Was it really just a year ago?
When George W. Bush last appeared before Congress for a State of the Union address, the indelible image coming out of Iraq was that of the purple finger. Iraqis had just gone to the polls in an election that turned out to be more peaceful than we'd all expected, and it seemed, for just one fleeting moment there, that the president might have been vindicated. "The Iraqi elections have left even the most ardent opponents of the president and his policies stammering through 'yes, but' defenses of themselves," we wrote, and then we stammered through some "yes, buts" ourselves: "There were better ways to do this, the end doesn't justify the means, and the end, whenever it comes, may not be quite as wonderful as it seems right now."
Well, here we are. We're not at the end in Iraq -- that day is still awfully hard to see from here -- and the place where we are isn't quite as wonderful as the one where we were. Eight hundred American soldiers have been killed in Iraq since Bush spoke last year. The Hamas victory in the Palestinian elections has taken some of the luster off the president's plan for spreading democracy through the Middle East. And as Bush prepares to speak tonight, the dominant image of Iraq isn't purple finger but a TV anchorman coming home on a stretcher and a newspaper reporter pleading for her life.
A new Wall Street Journal/NBC News poll shows that Americans have two "clear demands" for Bush now: Do something to bring down the cost of healthcare, and get U.S. troops out of Iraq. Bush will focus much more on the first than the second in his State of the Union address tonight. But as the Journal notes today, he's not all that likely to be able to deliver on either. On the question of troop withdrawal, Bush has already made it clear that he won't be moving as quickly as the American people would like. On health care, Bush will talk a good game tonight, but it's not at all clear that he'll ever have anything to show for it. Bush spent much of his last State of the Union address trying to sell a plan to privatize Social Security. It went exactly nowhere -- and that was back when half of the American people liked the president and thought he could be trusted. Bush's job approval rating has fallen from 50 percent to 39 percent over the past year; the number of Americans who think he's "honest and straightforward" has fallen from 50 percent to 38 percent.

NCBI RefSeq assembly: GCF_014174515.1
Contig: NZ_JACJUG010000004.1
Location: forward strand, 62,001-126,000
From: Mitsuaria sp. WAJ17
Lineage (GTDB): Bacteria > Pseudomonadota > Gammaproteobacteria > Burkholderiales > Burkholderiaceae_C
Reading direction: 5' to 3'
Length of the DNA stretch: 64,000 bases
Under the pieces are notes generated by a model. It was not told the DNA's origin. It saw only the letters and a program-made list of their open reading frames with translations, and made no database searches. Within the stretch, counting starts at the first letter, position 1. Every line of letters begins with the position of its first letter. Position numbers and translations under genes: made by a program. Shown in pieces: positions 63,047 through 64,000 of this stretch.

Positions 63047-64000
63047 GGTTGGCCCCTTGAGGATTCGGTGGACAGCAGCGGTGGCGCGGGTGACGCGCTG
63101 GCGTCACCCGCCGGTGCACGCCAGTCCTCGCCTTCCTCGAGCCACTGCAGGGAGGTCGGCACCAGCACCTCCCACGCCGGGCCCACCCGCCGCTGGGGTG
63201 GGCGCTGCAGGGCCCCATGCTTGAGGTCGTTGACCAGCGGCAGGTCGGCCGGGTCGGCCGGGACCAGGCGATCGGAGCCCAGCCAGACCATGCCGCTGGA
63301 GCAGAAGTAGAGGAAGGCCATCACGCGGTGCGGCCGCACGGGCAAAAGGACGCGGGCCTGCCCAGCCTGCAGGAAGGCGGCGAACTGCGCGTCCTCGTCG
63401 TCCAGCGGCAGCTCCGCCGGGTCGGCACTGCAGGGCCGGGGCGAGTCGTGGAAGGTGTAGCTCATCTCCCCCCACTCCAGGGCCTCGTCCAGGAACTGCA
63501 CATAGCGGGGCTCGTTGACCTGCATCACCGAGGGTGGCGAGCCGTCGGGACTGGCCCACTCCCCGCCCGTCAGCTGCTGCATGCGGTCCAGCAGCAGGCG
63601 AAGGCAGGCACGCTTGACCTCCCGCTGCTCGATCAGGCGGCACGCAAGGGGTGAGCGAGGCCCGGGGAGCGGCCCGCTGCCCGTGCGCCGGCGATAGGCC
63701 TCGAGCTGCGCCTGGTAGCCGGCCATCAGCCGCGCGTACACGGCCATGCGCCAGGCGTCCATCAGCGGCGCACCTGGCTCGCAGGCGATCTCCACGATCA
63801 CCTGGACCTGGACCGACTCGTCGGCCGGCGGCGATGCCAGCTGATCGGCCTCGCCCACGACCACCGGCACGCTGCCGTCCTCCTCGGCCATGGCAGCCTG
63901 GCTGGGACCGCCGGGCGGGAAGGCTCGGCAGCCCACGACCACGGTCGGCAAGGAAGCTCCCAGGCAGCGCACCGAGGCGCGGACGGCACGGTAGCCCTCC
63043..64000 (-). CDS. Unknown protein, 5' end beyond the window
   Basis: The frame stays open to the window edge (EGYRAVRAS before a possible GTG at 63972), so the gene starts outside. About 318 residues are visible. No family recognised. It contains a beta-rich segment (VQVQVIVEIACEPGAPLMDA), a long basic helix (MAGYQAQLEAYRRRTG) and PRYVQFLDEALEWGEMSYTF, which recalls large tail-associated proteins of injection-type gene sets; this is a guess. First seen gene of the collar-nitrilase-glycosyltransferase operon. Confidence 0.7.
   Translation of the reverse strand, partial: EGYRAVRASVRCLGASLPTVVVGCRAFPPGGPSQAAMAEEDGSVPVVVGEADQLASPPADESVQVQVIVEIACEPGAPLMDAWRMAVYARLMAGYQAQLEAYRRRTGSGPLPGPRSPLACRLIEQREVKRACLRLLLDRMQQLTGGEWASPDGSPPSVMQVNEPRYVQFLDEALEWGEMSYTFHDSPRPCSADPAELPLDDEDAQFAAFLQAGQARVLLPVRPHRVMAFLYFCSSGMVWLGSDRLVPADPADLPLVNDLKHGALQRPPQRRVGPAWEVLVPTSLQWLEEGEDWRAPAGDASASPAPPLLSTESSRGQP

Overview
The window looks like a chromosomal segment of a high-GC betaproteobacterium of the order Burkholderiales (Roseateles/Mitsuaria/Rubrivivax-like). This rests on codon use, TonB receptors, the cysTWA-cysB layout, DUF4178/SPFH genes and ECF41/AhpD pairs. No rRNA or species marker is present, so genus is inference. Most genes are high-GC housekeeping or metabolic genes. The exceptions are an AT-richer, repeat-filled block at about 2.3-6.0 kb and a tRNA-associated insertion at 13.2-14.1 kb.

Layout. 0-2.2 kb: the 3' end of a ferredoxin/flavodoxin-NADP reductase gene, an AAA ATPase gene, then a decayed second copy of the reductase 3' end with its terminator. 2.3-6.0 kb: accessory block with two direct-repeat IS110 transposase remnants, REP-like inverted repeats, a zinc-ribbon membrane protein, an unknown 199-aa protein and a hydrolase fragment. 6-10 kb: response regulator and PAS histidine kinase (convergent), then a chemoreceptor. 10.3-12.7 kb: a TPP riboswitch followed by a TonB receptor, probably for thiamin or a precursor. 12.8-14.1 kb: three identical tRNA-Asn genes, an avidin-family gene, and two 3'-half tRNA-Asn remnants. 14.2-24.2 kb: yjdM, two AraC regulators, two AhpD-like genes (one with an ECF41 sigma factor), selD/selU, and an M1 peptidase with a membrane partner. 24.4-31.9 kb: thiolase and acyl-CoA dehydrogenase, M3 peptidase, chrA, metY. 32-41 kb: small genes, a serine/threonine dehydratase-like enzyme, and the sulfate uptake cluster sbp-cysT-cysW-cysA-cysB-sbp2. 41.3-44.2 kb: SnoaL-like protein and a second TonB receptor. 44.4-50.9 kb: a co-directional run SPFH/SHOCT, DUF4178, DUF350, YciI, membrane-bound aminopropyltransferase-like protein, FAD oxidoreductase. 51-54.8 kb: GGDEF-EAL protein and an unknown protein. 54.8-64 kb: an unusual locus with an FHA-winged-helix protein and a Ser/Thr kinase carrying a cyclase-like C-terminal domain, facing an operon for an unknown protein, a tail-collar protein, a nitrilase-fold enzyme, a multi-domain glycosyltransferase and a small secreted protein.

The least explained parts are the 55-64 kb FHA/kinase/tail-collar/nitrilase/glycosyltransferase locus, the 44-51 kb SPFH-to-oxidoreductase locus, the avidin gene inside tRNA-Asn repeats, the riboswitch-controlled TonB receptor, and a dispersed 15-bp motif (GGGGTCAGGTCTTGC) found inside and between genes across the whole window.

Bush is in no position to vouch for his own proposals anymore. He isn't powerless -- soon-to-be Justice Samuel Alito can tell you that -- but there's a difference between ramming through an ideological judge whose nomination solidifies your base and working through the hard compromises and vested interests of the healthcare issue. A lot depends on how much effort the White House puts into it: Is this a serious endeavor or a domestic policy distraction from Iraq, from spying, from Jack Abramoff and everything else? And even more may depend on which Democratic Party shows up for work this year. Will it be the one that held firm against the privatization of Social Security last year, or the one that rolled over on the nomination of Alito yesterday? We keep hearing -- we keep saying -- that Bush is weakened. Maybe, just maybe, this would be a good time for the Democrats to be strong.